Global Trade Collapsing, China Now Japan's Top Trade Partner

Tyler Durden's picture

The Japan External Trade Organization has released its latest trade figures, which paint a grim picture for foreign trade by the world's second largest economy. Year to date imports have dropped by 31.9% to $252.9 billion, while exports have plunged 36.8% to $252.2 billion. Most stunning is the disclosure on trade flows with the United States: exports to the US have dropped by 43.5% to $40.5 billion, resulting in Japan's largest positive trade balance. Another development is that China has now replaced the US as Japan's primary trade destination. However that is not saying much: trade with China has declined for the 8th consecutive month. The last fact is among the primary reasons why the Chinese Central Bank has blown a credit bubble of epic proportions in order to mitigate the unprecedented collapse in Chinese trade with its traditional trade partners.

To make up for the estimated 20% decline in Chinese exports, and in order to "maintain" the artifical minimum 8% growth of the economy, the Chinese bank has to redirect consumption to internal sources of demand, which can only be achieved by providing virtually free credit. The problem with that is that practically all of mainland China has taken the free cash and invested it in the stock market. The eventual collapse of this fake liquidity transfer will be one for the ages.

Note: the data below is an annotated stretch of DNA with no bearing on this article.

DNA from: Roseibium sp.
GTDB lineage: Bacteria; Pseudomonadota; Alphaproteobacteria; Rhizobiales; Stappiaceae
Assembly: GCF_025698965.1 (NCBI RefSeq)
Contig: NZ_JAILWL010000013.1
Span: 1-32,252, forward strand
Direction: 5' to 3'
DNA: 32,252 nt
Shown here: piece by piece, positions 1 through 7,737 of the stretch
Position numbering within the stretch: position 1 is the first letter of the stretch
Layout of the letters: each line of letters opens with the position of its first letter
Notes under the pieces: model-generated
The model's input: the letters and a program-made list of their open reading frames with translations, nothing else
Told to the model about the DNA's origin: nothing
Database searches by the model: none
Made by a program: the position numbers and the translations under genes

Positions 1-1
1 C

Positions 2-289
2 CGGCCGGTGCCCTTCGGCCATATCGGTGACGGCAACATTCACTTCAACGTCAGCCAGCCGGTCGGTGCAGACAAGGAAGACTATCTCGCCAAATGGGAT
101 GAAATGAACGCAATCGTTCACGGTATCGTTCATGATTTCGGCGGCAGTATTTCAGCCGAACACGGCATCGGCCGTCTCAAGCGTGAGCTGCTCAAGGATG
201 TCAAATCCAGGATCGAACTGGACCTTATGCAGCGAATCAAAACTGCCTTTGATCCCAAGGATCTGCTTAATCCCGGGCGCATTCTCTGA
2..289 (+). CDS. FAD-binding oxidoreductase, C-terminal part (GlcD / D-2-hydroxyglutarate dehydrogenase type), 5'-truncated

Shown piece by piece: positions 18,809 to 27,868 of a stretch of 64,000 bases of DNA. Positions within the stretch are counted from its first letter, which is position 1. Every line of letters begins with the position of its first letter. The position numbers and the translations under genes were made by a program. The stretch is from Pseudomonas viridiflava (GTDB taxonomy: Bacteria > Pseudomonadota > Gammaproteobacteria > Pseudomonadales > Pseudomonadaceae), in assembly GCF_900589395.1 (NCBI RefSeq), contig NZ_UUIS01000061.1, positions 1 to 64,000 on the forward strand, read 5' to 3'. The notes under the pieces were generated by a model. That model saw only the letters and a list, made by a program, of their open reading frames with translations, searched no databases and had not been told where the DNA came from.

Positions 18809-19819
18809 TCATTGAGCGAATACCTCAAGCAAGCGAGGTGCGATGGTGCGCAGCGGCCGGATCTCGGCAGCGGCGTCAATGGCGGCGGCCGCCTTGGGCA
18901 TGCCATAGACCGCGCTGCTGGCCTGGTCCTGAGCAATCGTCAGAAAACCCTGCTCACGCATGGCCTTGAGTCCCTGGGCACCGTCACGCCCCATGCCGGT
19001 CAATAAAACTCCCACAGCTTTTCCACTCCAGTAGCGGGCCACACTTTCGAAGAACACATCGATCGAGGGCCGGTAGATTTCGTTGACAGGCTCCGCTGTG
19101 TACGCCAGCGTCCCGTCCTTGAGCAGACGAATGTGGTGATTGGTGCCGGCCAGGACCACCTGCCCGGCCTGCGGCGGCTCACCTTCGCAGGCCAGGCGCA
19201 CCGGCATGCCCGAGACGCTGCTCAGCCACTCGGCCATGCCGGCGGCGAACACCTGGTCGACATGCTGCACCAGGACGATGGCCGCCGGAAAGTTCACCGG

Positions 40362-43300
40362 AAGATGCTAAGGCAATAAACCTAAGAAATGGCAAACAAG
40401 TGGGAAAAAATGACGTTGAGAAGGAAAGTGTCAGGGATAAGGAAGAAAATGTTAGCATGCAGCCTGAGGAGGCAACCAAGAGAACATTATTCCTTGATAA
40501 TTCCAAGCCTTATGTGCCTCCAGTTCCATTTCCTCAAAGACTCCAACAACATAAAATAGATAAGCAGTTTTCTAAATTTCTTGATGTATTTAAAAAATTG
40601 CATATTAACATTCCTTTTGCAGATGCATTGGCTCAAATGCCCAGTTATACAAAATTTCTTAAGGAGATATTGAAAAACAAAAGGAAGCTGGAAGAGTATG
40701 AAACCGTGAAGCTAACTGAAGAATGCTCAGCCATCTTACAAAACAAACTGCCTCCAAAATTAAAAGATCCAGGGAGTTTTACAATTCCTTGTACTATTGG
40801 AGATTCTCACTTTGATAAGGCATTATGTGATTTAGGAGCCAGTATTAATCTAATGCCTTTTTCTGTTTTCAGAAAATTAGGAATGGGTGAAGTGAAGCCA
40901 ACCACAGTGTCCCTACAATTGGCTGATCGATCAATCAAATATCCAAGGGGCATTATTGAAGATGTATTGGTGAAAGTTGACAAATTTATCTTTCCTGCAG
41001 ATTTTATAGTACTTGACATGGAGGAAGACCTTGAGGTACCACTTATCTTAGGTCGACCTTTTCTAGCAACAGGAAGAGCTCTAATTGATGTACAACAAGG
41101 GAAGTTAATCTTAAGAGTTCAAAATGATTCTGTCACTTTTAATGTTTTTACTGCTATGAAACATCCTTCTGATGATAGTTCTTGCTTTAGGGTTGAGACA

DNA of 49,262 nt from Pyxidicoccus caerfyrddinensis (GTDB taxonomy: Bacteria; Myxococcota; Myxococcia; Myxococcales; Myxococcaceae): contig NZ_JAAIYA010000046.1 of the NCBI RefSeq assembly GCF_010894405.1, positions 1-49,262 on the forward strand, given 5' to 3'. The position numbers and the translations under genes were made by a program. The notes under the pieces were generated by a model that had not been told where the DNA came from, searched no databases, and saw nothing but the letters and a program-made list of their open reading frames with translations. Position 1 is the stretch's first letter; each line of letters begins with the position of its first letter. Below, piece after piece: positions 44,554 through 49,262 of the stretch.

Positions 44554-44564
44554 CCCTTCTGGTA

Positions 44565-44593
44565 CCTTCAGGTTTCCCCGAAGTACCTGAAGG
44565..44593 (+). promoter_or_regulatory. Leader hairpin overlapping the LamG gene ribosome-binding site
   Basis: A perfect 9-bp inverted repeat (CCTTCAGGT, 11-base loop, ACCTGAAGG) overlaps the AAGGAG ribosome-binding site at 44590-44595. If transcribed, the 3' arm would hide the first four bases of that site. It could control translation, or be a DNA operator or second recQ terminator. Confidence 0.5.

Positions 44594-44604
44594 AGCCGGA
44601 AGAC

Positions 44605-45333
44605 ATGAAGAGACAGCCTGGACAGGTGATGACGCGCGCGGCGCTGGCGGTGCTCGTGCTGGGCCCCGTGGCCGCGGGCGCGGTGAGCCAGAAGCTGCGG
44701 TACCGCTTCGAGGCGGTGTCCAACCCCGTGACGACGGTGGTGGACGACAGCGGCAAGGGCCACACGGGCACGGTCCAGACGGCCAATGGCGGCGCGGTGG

In the meantime, JETRO's notes the following on Japanese-Chinese trade relations.

Overview of Japan-China trade in the first half of 2009

Japan’s trade with China posted negative growth (year-on-year) for
eight consecutive months, from November 2008 to June 2009. The decline
was attributed to China’s economic slowdown and a drop in external
demand.

In the first quarter of 2009, imports and exports were down across
the board due to weakened economies in Japan and China, as well as a
build-up of inventories in China as external demand fell off.

The second quarter, however, saw an increase in exports of some
machinery-related products, fueled by increased infrastructure
investment in China due to the government’s 4-trillion-yuan
(approximately 56 trillion yen) economic stimulus package. A recovery
was also seen in exports of parts and materials used in production of
finished goods for sale in China, reflecting growing demand in the
country for home appliances in part due to the government’s consumption
promotion measures such as the “Home Appliances to the Countryside”
subsidy program. In addition, imports of some home appliances and food
products showed signs of recovery in the quarter.

The drop in Japan’s trade with China (with falls in both imports
and exports) was smaller than that for the nation’s overall trade. As a
result, the share of Japan-China trade rose to 20.4% of Japan’s total
trade, the highest level ever (on a semi-annual basis). Japan’s exports
to China also set a record (also on a semi-annual basis), making the
country Japan’s largest export destination and eclipsing the US for the
first time.

And here is the summary for year-to-date exports and imports as presented by JETRO.